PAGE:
Locks and keys have been around for millennia. Door locks are something we see on nearly every entryway we access and are so commonplace that we often take for granted what they do for us. It’s easy to overlook the benefits of something we see every day.
Door locks have seen many incremental changes and advancements throughout history; however, their fundamental principle of keeping out unwanted users has always remained constant. Today, locks are transforming from mechanical to electronic – from isolated to interconnected. With that in mind, let’s dive into a brief history of locks and their impact on mankind.
The History Of The Door Lock
The history of mechanical locks began over 6 thousand years ago, with the most primitive lock device being discovered in the capital of ancient Assyria’s ruins. The locksmith came up with an efficient but simple pin tumbler lock, made entirely from wood. It consisted of the wooden post on the door and a horizontal sliding bolt.
The Egyptians then improved on this design, swapping wood for brass. The pin lock then spread to Greece and the Roman Empire after.
Advancements in banking systems, as well as the use of monetary currencies within the medieval ages, created a need for more robust door locking systems. This led the English to create the first full metal warded locks. These locks featured a cylindrical design that prevented the key from turning unless the pattern of the key matched the internal plates of the lock mechanism.
However, these types of locks had one major flaw. Anyone could bypass this lock by filing down the key’s notches and avoid the plates within the locks entirely. This gave rise to the term “skeleton key,“ where all-purpose keys were being created to bypass these lock systems. As a result, the security of these locks was compromised as some individuals were able to gain access to many different locks relatively easily using skeleton keys.
Technology finally advanced at the beginning of the Industrial Revolution in the 18th century, where various engineers managed to generate robust and small devices.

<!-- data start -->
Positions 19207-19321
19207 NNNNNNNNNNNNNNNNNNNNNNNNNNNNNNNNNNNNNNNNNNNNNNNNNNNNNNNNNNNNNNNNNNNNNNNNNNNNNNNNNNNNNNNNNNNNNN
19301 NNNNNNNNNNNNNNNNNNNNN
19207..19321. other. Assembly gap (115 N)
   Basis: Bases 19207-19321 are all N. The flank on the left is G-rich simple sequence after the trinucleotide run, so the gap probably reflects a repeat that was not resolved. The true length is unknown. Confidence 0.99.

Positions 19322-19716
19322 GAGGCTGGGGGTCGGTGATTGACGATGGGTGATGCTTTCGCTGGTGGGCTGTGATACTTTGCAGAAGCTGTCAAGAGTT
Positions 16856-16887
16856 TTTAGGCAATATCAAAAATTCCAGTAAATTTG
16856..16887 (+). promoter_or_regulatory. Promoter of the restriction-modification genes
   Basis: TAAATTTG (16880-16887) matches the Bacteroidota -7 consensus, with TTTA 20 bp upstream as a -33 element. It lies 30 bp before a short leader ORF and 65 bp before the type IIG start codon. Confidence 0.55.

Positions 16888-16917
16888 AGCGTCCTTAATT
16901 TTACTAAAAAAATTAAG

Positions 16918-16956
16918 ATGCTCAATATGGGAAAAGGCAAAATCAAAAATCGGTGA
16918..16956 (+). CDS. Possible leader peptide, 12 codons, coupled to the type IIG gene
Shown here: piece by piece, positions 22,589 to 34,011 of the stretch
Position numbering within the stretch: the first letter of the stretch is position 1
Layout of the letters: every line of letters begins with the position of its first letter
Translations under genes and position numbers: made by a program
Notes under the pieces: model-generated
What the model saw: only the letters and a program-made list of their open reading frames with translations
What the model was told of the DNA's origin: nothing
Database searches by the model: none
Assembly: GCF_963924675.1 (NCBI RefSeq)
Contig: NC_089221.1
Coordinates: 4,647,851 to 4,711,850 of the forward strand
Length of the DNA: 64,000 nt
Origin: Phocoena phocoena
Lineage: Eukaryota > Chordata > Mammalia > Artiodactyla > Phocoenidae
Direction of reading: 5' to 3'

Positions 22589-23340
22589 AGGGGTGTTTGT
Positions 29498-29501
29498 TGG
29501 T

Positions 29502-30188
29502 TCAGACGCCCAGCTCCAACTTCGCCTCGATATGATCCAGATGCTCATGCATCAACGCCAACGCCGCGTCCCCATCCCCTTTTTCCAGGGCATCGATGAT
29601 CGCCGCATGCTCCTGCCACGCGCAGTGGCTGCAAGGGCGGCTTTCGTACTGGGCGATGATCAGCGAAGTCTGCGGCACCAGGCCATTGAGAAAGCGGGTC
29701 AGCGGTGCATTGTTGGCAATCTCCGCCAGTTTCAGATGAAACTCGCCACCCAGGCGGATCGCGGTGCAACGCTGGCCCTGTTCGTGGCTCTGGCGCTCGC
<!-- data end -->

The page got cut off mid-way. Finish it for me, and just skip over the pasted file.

In 1778, Robert Barron improved the pin tumbler lock, by inventing the double-acting tumbler lock. A few years later, Joseph Bramah established a new and more secure design for locks, and his design was famous for its resistance to lock picking and tampering. For his lock to open, a cylinder-shaped key with specific notches is used.
Then, in 1888, Jeremiah Chubb produced the Chubb detector lock, which was a result of a competition set in place by the British government to create a lock that could be opened with a particular key. Chubb won the competition after a trained lock-picker was unable to crack the lock. Chubb’s lock was designed to jam if someone attempted to pick it. The lock would stay jammed until either a special regulator key or the original key was inserted and turned in a different direction. This design was the first to alert the owner to the fact that the lock has been tampered with.
The Digital Age
Advancements in digital and computer technology bring many new possibilities and improvements in door locking systems. As the needs for security, privacy, and safety in modern society grow, locks and security systems have innovated and integrated the concept of traditional lock systems with digital technologies like biometric scanners, thumbprint recognition, PIN-codes, etc.
One major difference between these new digital locks and their historic counterparts is the ability to unlock them without the use of a physical key. This reduces the risk of users losing the key and being unable to access the lock.
Although these modern digital locks offer many security benefits over their traditional counterparts, they are still vulnerable to cyber invasion techniques known as hacking. Thus, digital lock systems are continually evolving and becoming more robust to reduce the threat of unwanted access to these systems.
Today locks are integrated throughout modern civilization, from cell phone lock screens to bank vault doors. While their use in historical times may have been simple, their application within the modern world is endless.
We’re greeted with a future where facial recognition and even retinal scanning features aren’t far-fetched. We’ll probably see smart locks with these functions in time to come. The era of the conventional is over, and here at Carolina Locksmith, we’re excited for what’s to come.
As technology continues to change and advance, locks may take on an entirely new look and be utilized in a wider range of applications, but the basic function will remain the same.
Locks have been used throughout the ages and will continue to play a significant role in society as long as people have things they wish to protect. If you need help protecting your belongings, your family and your property, call A Carolina Locksmith today.